Heroin Treatment Centers Washington DC

Heroin treatment centers around the U.S. are available for those looking to recover from the drug and live a clean and sober life. Though many drugs are highly addictive, few are as difficult to detox from as is heroin. Heroin treatment centers employ a variety of treatment methods and highly trained professionals to help recovering addicts wean themselves from the physical addiction of the drug, learn about the emotional or mental behaviors that enabled them to become addicted to the drug, as well as learn to live a life free from the addiction.

So Others Might Eat Inc (SOME)
(202) 797-8806x1000
60 O Street NW
Washington, DC
Services Provided
Substance abuse
Types of Care
Outpatient
Special Programs/Groups
Men
Language Services
ASL or other assistance for hearing impaired

Data Provided by:
Clean and Sober Streets
(202) 783-7343
425 2nd Street NW
Washington, DC
Services Provided
Substance abuse
Types of Care
Residential short-term treatment (30 days or less), Residential long-term treatment (more than 30 days)
Special Programs/Groups
Women, Men, Criminal justice clients

Data Provided by:
RAP Inc Regional Addiction Prevention
(202) 462-7500
1949 4th Street NE
Washington, DC
Services Provided
Substance abuse
Types of Care
Residential short-term treatment (30 days or less), Residential long-term treatment (more than 30 days)

Data Provided by:
Hillcrest Children''s Center
(202) 232-6100
1325 W Street NW
Washington, DC
Services Provided
Substance abuse , Detoxification
Types of Care
Outpatient
Special Programs/Groups
Adolescents, Persons with co-occurring mental and substance abuse disorders

Data Provided by:
Latin American Youth Center
(202) 319-2225
1419 Columbia Road NW
Washington, DC
Services Provided
Substance abuse
Types of Care
Outpatient
Special Programs/Groups
Adolescents, Persons with co-occurring mental and substance abuse disorders, Persons with HIV/AIDS, Gays and Lesbians, Pregnant/postpartum women, Criminal justice clients
Language Services
Spanish

Data Provided by:
Gospel Rescue Ministries
(202) 842-1731x218
810 5th Street NW
Washington, DC
Services Provided
Substance abuse
Types of Care
Residential long-term treatment (more than 30 days)
Special Programs/Groups
Persons with co-occurring mental and substance abuse disorders, Women, Men

Data Provided by:
Mental Health Substance Abuse Program
(202) 462-4788x241
2831 15th Street NW
Washington, DC
Services Provided
Substance abuse
Types of Care
Outpatient
Language Services
Spanish

Data Provided by:
Addiction Prevention and Recovery
(202) 535-1242
1300 First Street NE
Washington, DC
Services Provided
Substance abuse
Types of Care
Outpatient

Data Provided by:
Samaritan Inns
(202) 667-8831
2523 14th Street NW
Washington, DC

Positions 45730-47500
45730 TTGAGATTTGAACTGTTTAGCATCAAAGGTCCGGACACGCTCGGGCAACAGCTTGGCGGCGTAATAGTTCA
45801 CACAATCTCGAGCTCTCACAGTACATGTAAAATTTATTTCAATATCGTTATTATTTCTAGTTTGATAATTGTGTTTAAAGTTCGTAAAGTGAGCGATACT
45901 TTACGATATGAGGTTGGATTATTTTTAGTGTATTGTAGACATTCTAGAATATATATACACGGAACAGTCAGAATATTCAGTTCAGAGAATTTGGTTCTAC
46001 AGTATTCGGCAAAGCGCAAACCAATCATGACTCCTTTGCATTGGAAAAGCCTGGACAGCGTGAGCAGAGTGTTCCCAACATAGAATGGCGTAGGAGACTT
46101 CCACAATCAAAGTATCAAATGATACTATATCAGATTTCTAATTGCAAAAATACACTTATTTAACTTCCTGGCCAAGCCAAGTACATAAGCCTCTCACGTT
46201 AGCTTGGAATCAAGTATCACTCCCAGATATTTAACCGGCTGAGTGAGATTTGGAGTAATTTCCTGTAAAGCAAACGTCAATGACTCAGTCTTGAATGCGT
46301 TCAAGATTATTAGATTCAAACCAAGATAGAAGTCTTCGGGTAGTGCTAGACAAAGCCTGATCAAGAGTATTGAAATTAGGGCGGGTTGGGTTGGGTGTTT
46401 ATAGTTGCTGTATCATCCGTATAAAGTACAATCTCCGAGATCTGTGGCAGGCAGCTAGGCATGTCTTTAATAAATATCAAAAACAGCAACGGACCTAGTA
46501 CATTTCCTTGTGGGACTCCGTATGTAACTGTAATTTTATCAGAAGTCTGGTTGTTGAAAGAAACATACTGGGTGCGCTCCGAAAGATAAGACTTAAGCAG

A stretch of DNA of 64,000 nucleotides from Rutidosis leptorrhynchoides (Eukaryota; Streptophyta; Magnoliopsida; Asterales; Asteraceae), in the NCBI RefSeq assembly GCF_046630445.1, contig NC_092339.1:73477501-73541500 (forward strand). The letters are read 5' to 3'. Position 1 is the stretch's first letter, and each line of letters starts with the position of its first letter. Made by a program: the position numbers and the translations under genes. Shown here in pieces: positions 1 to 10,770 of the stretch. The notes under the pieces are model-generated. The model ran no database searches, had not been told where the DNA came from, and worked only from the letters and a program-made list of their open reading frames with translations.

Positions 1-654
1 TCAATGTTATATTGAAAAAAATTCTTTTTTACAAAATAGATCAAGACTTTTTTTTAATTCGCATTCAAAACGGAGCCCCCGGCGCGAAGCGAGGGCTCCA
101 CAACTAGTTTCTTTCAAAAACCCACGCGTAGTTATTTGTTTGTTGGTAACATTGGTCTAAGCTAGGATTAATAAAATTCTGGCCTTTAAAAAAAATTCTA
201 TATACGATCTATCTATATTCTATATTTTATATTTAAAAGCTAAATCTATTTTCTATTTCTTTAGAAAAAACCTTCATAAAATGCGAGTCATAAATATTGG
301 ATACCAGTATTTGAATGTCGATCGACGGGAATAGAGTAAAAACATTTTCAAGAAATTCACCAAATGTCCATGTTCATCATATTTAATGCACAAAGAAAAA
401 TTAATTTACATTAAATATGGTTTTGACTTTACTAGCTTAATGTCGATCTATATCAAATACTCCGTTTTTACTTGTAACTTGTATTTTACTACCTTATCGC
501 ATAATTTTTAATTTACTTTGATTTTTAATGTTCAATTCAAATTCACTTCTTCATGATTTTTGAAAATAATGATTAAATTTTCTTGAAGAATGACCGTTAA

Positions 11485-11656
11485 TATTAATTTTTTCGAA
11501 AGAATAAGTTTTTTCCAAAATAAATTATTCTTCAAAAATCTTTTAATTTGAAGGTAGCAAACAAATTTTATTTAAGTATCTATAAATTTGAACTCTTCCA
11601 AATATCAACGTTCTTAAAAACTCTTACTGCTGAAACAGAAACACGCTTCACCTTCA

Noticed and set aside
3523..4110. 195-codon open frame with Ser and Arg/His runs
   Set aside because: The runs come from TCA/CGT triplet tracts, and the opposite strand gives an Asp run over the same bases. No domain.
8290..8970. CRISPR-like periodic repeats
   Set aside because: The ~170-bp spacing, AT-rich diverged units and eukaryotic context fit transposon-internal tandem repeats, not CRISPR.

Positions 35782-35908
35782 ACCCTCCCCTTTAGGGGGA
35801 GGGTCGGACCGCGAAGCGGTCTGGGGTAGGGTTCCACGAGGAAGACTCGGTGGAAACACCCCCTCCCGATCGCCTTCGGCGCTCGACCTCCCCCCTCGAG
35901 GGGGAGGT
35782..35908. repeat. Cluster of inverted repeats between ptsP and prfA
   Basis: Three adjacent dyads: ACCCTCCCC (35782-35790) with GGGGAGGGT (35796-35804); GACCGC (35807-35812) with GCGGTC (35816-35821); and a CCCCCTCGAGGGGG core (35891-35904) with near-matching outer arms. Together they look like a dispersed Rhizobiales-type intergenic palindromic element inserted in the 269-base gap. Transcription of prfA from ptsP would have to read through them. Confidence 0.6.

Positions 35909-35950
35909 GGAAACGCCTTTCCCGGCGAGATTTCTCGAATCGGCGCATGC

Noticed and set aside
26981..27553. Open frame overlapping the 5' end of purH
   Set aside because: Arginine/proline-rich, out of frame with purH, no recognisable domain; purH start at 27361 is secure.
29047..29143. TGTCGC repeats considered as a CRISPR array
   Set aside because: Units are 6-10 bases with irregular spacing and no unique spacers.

Services Provided
Halfway house

Data Provided by:
Institute for Behavioral Change
(202) 675-8315
401 H Street NE
Washington, DC
Services Provided
Substance abuse
Types of Care
Outpatient
Special Programs/Groups
Adolescents, Criminal justice clients
Language Services
Spanish

Data Provided by:
Data Provided by:

Heroin Treatment Centers

Heroin Treatment Centers Throughout the Country Offer Recovering Addicts, Families Hope

Heroin treatment centers around the U.S. are available for those looking to recover from the drug and live a clean and sober life. Though many drugs are highly addictive, few are as difficult to detox from as is heroin. Heroin treatment centers employ a variety of treatment methods and highly trained professionals to help recovering addicts wean themselves from the physical addiction of the drug, learn about the emotional or mental behaviors that enabled them to become addicted to the drug, as well as learn to live a life free from the addiction.

Through methadone, a prescription detox treatment used at many heroin treatment centers, recovering addicts do not have nearly as severe physical withdrawal symptoms as they would have if no prescription detox help was available.

 Heroin Treatment Centers Recognize the Highly Addictive Properties of Heroin

Heroin is so difficult a drug to stop taking because of the very nature of the drug itself. By augmenting naturally occurring euphoric hormones in the brain, heroin, a semi-synthetic opiod drug, makes the user feel pleasure and heightened good feelings. Eventually, because the brain recognizes that these pleasure hormones are being introduced into the brain rather than made by the body itself, the body stops producing its own hormones. The addict then must shoot up heroin in order to feel better or even just to feel normal.

Hero...

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